Henri and I had a great conversation about the “French style” of play. Henri believes that there are two parts to the French approach. The first is the way that they practice – the collective – with forwards and backs playing together. This is unlike the Anglo-Saxon approach that has lots of skills and technical work and a team run. The collective work (or general movement) is what Laporte did with Toulon and in the 45 minutes of “collective” only the last 10 minutes were from scrums or lineouts. Everything else was from particular situations – go forward ball, go backwards, turnover etc.
The second thing that Henri talked about was how, to the French, that rugby was more about their spirit, that it came from the heart. The fact is the French love the brutality of rugby. It is the physical nature of the game that is evident more than they passing and running that you think of. At both women’s games I have seen there has been a real fight with fists flying. I am struggling to remember if I have seen a fight in a women’s match in the US. But it is that passion that defines French rugby and it is that passion that allows them to move the ball around and play with such width and adventure, and also to step up and fight for their teammates.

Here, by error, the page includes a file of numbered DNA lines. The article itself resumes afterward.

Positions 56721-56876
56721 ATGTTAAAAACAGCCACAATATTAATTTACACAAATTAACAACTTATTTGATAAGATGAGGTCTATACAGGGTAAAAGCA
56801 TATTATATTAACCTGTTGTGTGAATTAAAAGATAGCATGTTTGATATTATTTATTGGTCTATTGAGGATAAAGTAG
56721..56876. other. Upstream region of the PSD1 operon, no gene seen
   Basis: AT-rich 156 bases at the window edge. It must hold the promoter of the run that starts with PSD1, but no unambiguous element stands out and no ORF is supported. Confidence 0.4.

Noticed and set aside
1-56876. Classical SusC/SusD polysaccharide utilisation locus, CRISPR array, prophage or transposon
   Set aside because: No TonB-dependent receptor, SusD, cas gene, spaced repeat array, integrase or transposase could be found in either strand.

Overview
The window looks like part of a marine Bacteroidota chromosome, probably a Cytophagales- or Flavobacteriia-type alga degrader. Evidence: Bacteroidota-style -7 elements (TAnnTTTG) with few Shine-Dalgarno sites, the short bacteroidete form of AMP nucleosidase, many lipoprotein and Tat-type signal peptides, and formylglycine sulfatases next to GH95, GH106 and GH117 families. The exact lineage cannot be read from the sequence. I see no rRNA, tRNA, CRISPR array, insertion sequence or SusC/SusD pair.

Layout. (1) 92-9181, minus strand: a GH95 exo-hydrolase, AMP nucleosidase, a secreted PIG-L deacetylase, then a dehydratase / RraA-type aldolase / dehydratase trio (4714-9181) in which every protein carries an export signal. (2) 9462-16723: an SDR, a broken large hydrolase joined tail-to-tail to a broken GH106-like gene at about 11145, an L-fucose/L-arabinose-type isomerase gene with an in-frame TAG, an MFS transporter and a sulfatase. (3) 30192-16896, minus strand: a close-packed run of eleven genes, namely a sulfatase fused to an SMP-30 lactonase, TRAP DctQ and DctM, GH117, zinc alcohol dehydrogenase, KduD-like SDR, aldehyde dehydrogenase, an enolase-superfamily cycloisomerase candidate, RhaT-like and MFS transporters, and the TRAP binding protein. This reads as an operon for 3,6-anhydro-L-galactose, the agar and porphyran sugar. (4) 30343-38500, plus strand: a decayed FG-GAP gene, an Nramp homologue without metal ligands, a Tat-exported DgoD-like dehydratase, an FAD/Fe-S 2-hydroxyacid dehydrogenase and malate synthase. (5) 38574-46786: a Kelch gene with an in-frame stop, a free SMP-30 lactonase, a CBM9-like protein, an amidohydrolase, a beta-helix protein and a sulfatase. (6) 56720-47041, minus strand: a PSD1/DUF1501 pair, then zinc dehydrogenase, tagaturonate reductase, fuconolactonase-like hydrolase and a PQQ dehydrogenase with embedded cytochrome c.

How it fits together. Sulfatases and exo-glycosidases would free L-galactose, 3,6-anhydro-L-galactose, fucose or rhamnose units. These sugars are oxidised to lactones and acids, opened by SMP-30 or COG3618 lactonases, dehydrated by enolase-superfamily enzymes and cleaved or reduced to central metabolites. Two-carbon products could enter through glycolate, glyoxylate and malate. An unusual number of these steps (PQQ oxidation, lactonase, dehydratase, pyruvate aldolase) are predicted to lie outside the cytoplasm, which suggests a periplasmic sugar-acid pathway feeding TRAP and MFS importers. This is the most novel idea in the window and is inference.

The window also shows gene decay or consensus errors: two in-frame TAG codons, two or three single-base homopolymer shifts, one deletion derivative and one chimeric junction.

After the tour of the Eagles, I have stayed in France and settled in the south Catalan city of Perpignan. I am based here for 6 weeks as I do work for a consulting client in various offices in Europe. Perpignan is an old town and has a tremendous rugby tradition. The local men’s team, USAP, is one of the best in France. Rugby is everywhere here including on the front of the local newspaper and being the dominant sport. When I walk around with any USA Rugby gear I get stopped and we start a conversation that I sort of understand about rugby. They always ask “quinze ou treize” (15 or 13) as rugby league is very strong here and Perpignan is also the home of the Catalan Dragons, a rugby league team that plays in the British Super League.